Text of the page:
GW: One of the strongest themes of the collection scrutinizes life in the United States, thus the title 2323 Stratford Ave., your first street address in the United States. Other poems such as “Going Out in the Elements,” “I’m not Chilean,” “Sooner Mall,” “Today a Woman I Didn’t Know,” “The Southern United States,” “Possibly They’ll Say I’m Pedro,” and “Pedro Pérez Spanish Instructor” conjure up images that few people who are from the United States recognize. How do these poems reflect how a foreigner feels and sees the United States?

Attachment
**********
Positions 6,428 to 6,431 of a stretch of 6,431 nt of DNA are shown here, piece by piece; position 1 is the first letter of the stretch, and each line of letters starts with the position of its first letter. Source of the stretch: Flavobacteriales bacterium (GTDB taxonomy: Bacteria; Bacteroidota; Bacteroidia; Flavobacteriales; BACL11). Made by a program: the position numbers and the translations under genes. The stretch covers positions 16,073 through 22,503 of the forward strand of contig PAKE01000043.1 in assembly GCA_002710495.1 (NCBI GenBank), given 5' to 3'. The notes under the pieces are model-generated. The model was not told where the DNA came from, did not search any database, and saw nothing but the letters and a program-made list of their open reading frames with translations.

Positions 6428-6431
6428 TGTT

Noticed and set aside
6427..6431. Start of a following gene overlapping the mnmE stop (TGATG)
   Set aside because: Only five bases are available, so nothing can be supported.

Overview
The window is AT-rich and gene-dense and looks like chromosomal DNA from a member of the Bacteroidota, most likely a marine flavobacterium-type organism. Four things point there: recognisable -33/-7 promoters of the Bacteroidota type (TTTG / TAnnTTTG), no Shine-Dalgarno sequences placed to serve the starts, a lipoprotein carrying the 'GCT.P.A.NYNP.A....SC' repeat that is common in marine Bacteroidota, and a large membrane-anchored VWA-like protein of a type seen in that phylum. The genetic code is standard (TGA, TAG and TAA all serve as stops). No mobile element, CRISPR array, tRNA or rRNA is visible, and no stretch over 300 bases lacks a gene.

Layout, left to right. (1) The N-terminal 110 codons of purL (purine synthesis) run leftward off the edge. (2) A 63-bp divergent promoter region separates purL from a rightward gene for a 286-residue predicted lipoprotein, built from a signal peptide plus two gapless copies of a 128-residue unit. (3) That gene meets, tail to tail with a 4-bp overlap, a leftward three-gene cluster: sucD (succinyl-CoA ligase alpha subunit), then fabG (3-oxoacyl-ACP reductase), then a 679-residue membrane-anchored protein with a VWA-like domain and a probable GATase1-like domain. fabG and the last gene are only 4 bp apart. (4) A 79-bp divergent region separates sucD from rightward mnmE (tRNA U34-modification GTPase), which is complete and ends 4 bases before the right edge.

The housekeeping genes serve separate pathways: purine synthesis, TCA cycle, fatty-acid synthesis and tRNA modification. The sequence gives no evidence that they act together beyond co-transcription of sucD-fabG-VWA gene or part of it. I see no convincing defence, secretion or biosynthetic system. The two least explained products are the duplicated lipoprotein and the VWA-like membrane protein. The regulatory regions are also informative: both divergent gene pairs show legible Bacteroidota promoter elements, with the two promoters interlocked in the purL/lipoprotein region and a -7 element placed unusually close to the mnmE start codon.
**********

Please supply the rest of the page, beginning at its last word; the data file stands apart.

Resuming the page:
MR: If I had to say something about the group of poems you mention, it would be that all of them are poems that work with feeling strange, perplexed, or like “the other,” what we call “extrañeza” in Spanish: the strange feeling of being in a strange place, but also that of feeling strange or odd with yourself. I imagine that people in the United States would never be able to recognize their country in these poems; the feeling of strangeness that’s there is mixed with an experience that for me is strictly “American”: the experience of emptiness or a vacuum. Solitude in the United States is the experience of being alone in an immense empty space. I would venture to say that in Latin America it is different. You come closer to being alone in Latin America, but you’re surrounded by people. It’s solitude, I should say, in its purest state. By this I don’t mean to say that it’s better or worse, but that it’s different and, perhaps, unique. For me, the United States is a country that you can’t imagine unless you live in it for many years. There’s something unique, so “American,” so different that it’s very difficult to compare America with any other country in the world. The United States challenges the very idea of what we understand by the “Western world.” That idea is, to me, the origin of its strength, that sensation of being in an isolated but young society, that always looks toward the future and what’s new. From there, probably, comes its emptiness and also its madness. Perhaps my opinion is influenced by its great distances, by the very enormity of the country, by the sensation that there are hundreds and hundreds of miles where there is nothing. But let me insist, I don’t judge this characteristic. I bring it up simply as one witness of the immense “labyrinth of solitude” that is the United States.